NOTES FROM YOUR EXECUTIVE DIRECTOR

Welcome to the new look of The Grapevine!

posted Sep 1, 2014, 10:02 AM by Wayne Wieseler   [ updated Sep 1, 2014, 10:06 AM ]


The Sebastopol Area Senior Center has been working closely with Wayne Wieseler of Two Spirit Group, to address the many components of our communications efforts, and this is the second major upgrade we’ve made in the last few months. Wayne is experienced in both print and electronic communications, and will be joining our team as the Communications Manager.

The new look of The Grapevine still lists all the critical program information for the Senior Center and The Legacy it has always contained. The layout is different, but what you need to know is still there. We are also committed to providing a regular stream of content that is important to our collective community.

The first upgrade Wayne helped us with is our website. Much like The Grapevine, the website contains information on all of our events and activities and will offer a greater look into future events.

Both The Grapevine and website are works in progress, and you should expect further changes to the layout and content on a regular basis.

On page 7 of the Grapevine is a Business Directory. This first month we are listing those businesses that have supported either Aged to Perfection or Driven to Perfection this past spring.

When we are in the middle of planning and producing these events, we don’t always look at the sum of our supporters, and we were blown away to see more than 90 local businesses that support the Sebastopol Area Senior Center. If you have a chance, be sure to tell them Thanks for caring.

More changes coming to the Sebastopol Area Senior Center. These all contribute to reaching the vision our board identified during our Strategic Plan a in 2011: To be the BEST Senior Center in Sonoma County.

Fraudulent callers target medical information

posted Aug 3, 2014, 6:15 AM by Wayne Wieseler   [ updated Aug 3, 2014, 6:19 AM ]

The California Department of Public Health (CDPH) is warning the public this month about fraudulent phone callers
seeking to deceive people into revealing sensitive personal health and financial information. The callers, who claim to be representatives of CDPH, contact people to inquire about a surgery or medical procedure in hopes of obtaining personal information such as bank accounts and medical history. CDPH does not make such calls.

Dr. Ron Chapman, director of the CDPH and state health officer, said the public needs to be careful about sharing their personal information.

“People should be cautious about unsolicited phone calls regarding their personal health,” said Dr. Chapman. “These
callers can be very convincing but no one should ever give out their financial or medical information during an initial
telephone call. If you receive one of these calls, you should hang up immediately and report it.”

Based on complaints received by CDPH, the callers are often male with heavy foreign accents and primarily target women, some of whom may have had surgical mesh or bladder sling surgery. The callers may hint at offers of compensation and attempt to lure consumers into giving out private information.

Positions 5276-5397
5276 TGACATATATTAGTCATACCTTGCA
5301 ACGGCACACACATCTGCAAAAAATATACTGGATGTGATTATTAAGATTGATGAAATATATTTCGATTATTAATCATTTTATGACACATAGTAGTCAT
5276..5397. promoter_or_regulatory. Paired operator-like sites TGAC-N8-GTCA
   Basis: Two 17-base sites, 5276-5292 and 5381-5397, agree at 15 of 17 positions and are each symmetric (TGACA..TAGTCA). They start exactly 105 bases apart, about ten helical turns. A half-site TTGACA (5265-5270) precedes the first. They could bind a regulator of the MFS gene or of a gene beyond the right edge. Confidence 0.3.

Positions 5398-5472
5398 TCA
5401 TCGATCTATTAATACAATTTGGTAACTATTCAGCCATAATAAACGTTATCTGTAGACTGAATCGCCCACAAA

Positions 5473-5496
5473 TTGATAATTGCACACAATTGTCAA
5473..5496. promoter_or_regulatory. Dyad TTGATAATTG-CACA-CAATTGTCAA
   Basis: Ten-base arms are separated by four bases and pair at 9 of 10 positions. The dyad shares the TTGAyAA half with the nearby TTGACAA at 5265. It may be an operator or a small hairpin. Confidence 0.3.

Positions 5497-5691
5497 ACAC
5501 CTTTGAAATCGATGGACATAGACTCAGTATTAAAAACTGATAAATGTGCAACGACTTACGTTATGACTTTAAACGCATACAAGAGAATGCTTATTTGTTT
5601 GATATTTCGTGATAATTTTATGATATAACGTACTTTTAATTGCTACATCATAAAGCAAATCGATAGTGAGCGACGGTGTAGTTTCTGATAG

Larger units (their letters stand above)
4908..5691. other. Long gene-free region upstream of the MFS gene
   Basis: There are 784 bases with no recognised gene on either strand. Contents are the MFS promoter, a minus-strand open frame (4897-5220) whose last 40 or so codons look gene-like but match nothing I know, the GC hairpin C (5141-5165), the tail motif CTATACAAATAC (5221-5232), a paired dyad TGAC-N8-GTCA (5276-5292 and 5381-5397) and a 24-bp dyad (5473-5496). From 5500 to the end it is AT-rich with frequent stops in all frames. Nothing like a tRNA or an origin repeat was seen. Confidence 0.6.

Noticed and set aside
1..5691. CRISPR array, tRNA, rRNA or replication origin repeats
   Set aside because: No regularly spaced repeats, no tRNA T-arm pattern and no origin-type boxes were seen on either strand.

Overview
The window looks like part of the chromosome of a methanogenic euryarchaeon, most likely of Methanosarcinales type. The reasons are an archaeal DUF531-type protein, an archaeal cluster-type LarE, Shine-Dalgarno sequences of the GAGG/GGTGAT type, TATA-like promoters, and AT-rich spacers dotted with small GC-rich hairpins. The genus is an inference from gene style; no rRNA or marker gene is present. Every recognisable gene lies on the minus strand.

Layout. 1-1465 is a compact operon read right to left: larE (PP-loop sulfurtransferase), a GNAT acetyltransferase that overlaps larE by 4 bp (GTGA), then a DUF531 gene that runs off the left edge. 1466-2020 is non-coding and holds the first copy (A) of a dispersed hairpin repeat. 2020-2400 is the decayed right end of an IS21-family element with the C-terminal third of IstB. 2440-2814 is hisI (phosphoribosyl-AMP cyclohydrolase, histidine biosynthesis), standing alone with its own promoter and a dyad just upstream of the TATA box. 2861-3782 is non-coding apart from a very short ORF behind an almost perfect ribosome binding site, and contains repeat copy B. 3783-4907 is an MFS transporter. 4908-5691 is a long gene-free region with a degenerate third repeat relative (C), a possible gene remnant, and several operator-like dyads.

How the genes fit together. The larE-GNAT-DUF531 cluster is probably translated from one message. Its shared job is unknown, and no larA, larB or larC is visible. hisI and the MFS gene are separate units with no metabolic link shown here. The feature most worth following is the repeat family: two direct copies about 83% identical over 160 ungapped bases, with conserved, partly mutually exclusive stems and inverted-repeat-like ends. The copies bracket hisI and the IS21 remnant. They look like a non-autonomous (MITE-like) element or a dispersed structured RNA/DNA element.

If you receive such a call, do not provide the caller with any personal information such as your address, date
of birth, social security number, any banking or credit card information, or any health-related information.

Instead, hang up and contact the Attorney General’s Office at (800) 952-5225 or online at Attorney General's Office to report the call. Consumers can also file a complaint with the
Federal Trade Commission at File A Complaint.

Questions that bother us so

posted Jul 30, 2014, 1:02 PM by Wayne Wieseler   [ updated Jul 30, 2014, 1:02 PM ]

Every week we are asked questions to which we don’t know the answers. This happens in every business out there, and the best answer is “I don’t know, but I’ll see what I can find out and get back to you.”

Referral and information is a big part of the Sebastopol Area Senior Center’s service. Then there are those questions we wish we could answer, wish we could point to the solution, but the solution does not exist yet.

The increase of Alzheimer’s and other types of dementia tops the list. Sure, we will sit with someone and hold their hands, agree on how difficult things are and refer them to the handful of agencies and facilities that specialize in working with Alzheimer’s and dementia patients.

Family and friends want to know why this has happened to their loved one, and what is being done. Some comfort comes from history. Throughout time there have been countless scourges and pandemics that hit us so fast, we did not know how to treat it.


We have read in history book about bubonic plague, yellow fever, smallpox, influenza and countless others that killed millions. The scientists of the day studied where and how they spread and created a separation that eventually slowed the disease down.

Called the worst disease of the postwar era, Paralytic Poliomyelitis is a disease that knew no boundaries. It was everywhere. If you are over 50, you remember Polio and likely knew victims. Dr. Jonas Salk and Dr. Albert Sabin developed the vaccines that prevented polio. I recall how excited my parents were when we all went to a local school to receive the vaccine. In 1988 there were 350,000 cases of polio worldwide. In 2013 there were 407. Through the efforts of Rotary, the Bill and Melinda Gates Foundation, the World Health Organization and countless others, there are just three countries where polio remains.